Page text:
Microclimates are conditions, such as temperatures and wind exposure, which vary from spot to spot within a single garden. Identifying microclimates within your garden will help you determine what plants are appropriate for any given spot. You can also create microclimates by regulating the sunlight, shade, moisture, and wind factors for each separate garden or group of plants. Its easier than it seems. You can regulate these factors in order to create ideal growing conditions. This can be achieved by the use of wind barriers, shading umbrellas, extra water, or different types or amounts of compost.
If you’re ready to make an attempt at creating microclimates, you’ll need to create a detailed garden design. For instance, when creating a shade garden with plants which don‘t like winter winds, plant a large shade tree that will grow fast and naturally in your area. Also, plant an evergreen wind barrier to protect your garden from the drying winter winds. You may also protect your garden by planting it next to a garden wall or fence. Fences and wall also provide a garden with a certain amount of shade. Used in combination with large shrubs you’ll able to create a shady garden. Once you have created a shady spot you have created an environment with its own microclimate.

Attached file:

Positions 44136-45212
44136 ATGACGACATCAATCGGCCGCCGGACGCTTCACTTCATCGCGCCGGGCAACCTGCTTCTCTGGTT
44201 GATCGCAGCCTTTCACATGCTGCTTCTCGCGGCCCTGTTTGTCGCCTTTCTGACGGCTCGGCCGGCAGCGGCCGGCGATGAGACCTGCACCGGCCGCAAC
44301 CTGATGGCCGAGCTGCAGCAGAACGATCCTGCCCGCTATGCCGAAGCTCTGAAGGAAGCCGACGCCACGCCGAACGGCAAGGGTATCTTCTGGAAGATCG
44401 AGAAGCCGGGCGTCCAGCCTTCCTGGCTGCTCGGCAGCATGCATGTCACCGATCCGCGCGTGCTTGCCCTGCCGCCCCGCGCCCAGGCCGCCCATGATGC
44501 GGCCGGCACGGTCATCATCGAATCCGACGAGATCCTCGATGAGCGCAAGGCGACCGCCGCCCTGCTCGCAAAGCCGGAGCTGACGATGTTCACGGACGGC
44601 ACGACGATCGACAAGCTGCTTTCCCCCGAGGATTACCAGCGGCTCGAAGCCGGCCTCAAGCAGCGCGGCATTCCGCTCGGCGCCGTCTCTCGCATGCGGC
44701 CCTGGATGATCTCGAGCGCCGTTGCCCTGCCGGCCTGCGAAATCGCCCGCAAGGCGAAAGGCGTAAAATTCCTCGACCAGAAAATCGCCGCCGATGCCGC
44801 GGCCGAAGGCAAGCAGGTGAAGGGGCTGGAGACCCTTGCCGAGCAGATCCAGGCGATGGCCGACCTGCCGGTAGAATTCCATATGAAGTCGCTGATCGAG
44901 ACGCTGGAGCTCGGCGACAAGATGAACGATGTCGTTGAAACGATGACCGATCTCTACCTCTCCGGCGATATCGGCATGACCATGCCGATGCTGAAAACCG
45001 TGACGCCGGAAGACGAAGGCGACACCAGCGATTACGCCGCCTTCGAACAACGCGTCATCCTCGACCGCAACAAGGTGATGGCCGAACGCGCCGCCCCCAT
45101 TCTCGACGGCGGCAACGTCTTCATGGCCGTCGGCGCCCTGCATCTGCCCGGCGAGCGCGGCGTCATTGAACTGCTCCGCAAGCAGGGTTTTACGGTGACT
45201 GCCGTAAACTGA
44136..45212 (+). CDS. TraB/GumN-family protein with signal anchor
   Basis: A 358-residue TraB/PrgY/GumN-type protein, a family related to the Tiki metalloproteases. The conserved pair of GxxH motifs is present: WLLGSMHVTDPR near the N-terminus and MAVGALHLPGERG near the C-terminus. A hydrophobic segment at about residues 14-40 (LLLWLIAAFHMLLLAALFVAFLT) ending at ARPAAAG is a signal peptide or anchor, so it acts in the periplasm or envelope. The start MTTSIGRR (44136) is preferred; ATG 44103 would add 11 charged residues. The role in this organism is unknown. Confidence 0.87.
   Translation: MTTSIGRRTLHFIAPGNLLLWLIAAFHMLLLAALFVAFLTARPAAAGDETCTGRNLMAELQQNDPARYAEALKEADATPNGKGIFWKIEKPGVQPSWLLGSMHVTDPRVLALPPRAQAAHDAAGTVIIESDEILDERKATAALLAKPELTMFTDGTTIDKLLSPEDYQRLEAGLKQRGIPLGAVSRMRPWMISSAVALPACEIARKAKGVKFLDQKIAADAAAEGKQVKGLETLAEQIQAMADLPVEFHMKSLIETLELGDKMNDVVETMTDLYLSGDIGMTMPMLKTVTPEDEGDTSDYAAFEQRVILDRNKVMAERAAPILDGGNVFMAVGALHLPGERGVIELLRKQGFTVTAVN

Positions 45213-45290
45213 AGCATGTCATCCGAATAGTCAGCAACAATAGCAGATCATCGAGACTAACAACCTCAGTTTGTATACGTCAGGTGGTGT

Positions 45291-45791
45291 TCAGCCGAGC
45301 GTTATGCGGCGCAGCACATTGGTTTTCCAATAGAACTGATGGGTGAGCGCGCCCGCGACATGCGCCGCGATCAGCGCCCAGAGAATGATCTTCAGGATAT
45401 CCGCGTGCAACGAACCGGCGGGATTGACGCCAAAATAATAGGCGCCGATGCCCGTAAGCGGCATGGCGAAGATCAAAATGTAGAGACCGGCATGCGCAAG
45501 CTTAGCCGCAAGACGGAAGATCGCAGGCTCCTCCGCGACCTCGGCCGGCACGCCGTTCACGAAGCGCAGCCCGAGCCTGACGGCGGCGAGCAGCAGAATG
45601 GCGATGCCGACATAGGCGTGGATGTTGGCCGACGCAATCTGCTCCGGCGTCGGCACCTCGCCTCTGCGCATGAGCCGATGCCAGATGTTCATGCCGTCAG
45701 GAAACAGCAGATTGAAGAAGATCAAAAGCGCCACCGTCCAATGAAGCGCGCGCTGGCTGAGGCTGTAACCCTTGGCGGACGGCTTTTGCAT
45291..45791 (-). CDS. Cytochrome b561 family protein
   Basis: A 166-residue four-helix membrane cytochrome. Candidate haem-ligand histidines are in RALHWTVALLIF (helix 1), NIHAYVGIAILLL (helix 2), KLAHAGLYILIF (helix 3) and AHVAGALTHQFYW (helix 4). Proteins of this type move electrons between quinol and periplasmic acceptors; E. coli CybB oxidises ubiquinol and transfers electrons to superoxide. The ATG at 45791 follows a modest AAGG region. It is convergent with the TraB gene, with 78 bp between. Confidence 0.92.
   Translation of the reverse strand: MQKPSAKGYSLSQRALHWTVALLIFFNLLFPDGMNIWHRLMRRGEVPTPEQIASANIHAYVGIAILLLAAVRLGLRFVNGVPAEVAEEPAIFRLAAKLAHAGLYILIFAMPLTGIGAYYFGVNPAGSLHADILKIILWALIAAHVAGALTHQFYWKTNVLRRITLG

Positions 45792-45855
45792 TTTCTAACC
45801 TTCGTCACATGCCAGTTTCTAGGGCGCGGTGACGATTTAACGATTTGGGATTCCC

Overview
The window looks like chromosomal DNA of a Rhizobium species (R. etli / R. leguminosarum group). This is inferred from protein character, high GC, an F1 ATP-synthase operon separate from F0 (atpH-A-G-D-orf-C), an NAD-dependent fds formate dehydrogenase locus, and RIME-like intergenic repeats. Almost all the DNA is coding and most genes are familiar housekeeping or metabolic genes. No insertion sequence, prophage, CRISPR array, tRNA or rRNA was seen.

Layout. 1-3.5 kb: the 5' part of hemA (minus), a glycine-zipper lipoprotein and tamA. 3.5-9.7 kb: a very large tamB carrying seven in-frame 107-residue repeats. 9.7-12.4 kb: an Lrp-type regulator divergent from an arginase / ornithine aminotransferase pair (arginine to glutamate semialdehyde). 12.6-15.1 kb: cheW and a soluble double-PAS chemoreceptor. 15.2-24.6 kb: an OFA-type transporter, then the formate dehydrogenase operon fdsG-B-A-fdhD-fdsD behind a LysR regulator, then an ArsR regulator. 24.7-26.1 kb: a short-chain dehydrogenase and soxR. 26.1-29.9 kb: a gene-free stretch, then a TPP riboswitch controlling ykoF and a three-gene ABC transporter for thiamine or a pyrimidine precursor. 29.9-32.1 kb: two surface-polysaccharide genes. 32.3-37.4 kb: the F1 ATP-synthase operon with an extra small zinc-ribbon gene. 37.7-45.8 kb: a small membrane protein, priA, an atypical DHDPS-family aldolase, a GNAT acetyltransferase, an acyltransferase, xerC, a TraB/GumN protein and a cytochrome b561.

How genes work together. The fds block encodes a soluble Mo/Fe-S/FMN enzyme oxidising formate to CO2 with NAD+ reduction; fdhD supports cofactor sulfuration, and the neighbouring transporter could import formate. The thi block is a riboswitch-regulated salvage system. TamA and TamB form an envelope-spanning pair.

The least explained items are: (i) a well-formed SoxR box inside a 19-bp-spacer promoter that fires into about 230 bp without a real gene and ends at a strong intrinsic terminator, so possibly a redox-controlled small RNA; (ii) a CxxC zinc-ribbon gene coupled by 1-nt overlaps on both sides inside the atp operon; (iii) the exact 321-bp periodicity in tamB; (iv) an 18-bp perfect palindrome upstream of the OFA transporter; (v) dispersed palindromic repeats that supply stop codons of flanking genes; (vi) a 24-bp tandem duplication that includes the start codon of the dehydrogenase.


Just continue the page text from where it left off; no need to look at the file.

For plants which require warmer temperatures or to give your garden a head start in the spring plant a garden in a sunny spot against a brick wall with a southern exposure. The microclimate against a warm sunny wall will be warmer than the rest of the garden, even during the coldest winter days. In a space such as this, plants which are borderline hardy have a better chance at survival than if planted elsewhere in the garden. Also, however, a warm full sun location can encourage premature new growth on some plants which could damage new shoots if there’s a sudden drop in temperature.
The canopy of the existing trees can protect plants by reducing their radiant heat loss. In winter, the micro-climate beneath a tree may be several degrees warmer than the surrounding air, this slight difference in temperature can be beneficial to some plants. Also, the tree’s shade during the early morning slows the rate of thaw in spring delaying the emergence of spring bulbs.
If the plant you are trying to grow next requires more moisture in the air than your area provides, installing a fountain or small pond can fix this problem due to the evaporation. It’s an indirect way to provide water to your plants. As an added benefit, usually fountains are quite aesthetically attractive and a great addition to your garden.
To grow a successful garden you should research the needs of every plant that you would like to have in your garden. Find out everything you can about the zone that it flourishes in, and ask yourself how you can emulate that zone within your own backyard. Almost always you can take control of the environment and recreate whatever you wish. Usually all it takes is some planning and strategy.